1. What is Restless Leg Syndrome (RLS)?

Restless Leg Syndrome (also referred to as RLS and Willis-Ekbom disease) is a fairly common and uncomfortable disorder that causes an urge to move or massage the legs (or sometimes arms) while at rest.


2. What are the symptoms of RLS?

The sensations can differ from person to person, but symptoms are often described as “ants crawling on the legs,” “pins and needles,” “an itch you cannot scratch,” achy legs, twitching in the legs, burning, throbbing, pulling sensations and/or numbness. These symptoms often occur or get worse when the body is at rest – most likely in the evening, making it difficult to fall asleep or stay asleep.


3. How is RLS treated?

Some prescription medications have been used to treat RLS, however they can cause unfavorable or sometimes intolerable side effects. Patients seeking a safe and non-pharmacological therapy should consider a pneumatic compression device (also referred to as a PCD), a compression machine that pumps air into sleeves worn around the legs. The sleeves compress and release to mimic ambulation (walking or moving around) when one is at rest.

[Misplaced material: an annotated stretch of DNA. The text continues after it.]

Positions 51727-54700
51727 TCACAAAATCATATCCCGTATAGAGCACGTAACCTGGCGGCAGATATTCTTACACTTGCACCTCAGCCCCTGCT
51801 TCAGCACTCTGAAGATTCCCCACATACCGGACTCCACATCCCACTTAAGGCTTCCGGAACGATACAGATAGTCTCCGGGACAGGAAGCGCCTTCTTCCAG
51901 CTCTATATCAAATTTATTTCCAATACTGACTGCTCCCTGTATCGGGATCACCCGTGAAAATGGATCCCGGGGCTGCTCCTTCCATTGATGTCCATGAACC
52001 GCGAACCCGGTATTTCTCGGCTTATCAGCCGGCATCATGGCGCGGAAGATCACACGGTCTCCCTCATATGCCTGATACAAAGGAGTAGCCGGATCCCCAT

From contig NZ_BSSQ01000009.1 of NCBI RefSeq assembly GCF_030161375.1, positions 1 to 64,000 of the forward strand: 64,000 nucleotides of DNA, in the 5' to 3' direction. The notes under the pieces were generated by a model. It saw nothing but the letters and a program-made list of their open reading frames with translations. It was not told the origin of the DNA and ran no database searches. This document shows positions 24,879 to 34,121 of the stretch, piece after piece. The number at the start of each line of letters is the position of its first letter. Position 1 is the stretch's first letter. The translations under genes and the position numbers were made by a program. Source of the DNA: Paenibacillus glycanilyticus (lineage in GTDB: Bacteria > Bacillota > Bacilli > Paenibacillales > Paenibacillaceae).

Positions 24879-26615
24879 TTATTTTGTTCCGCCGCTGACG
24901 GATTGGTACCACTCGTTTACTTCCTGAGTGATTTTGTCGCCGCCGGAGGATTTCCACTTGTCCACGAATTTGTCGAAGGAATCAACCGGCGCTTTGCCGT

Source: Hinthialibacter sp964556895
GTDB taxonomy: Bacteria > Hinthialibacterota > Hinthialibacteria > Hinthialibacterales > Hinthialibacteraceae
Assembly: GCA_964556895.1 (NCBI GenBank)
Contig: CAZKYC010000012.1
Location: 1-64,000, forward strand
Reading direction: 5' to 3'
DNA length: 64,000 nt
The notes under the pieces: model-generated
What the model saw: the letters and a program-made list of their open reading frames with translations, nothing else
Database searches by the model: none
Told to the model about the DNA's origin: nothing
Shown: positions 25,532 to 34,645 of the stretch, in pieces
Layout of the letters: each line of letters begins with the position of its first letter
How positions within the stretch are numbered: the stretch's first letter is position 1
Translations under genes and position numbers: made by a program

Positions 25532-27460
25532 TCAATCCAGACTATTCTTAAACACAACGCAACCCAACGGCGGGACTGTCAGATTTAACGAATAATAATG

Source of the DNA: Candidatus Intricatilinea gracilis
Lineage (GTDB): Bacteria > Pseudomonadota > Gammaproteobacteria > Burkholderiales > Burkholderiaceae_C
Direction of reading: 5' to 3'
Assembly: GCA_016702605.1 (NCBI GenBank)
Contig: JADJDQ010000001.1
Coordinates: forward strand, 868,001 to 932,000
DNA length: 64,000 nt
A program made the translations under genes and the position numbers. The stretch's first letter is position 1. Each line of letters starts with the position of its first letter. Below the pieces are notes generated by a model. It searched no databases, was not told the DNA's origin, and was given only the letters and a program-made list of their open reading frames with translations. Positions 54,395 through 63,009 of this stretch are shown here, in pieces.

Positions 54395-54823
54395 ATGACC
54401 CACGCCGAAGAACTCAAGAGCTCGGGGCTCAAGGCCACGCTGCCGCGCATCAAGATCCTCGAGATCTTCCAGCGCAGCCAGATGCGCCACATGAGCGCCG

4. How can I use the PowerPlay Calf Massager to help treat RLS?

The PowerPlay Leg Massager Kit is a portable system that is lightweight, easy to use and cost-effective. The soft, breathable calf wraps connect to a hand-held compression device (PCD) that provides intermittent, sequential compression therapy.


5. What is contained in the Calf Massager Kit?

The Calf Massager Kit contains the PowerPlay pump with three pairs of calf wraps and retails for $299.

Contraindications: Do not use the PowerPlay Calf Massager if you have a DVT (Deep Vein Thrombosis, or blood clot in the lower leg).



    1. Lettieri C, Eliasson A. Sequential Compression Devices for Treatment of Restless Leg Syndrome. Medicine, 2007;86:317-323
    2. Lettieri C, Eliasson A. Pneumatic compression devices are an effective therapy for restless legs syndrome. Chest. 2009;135:74-80.
    3. Rajaram SS, Shanahan J, Ash C, et al. Enhanced external counter pulsation (EECP) as a novel treatment for restless legs syndrome (RLS): a preliminary test of the vascular neurologic hypothesis for RLS. Sleep Med. 2005;6:101–106.

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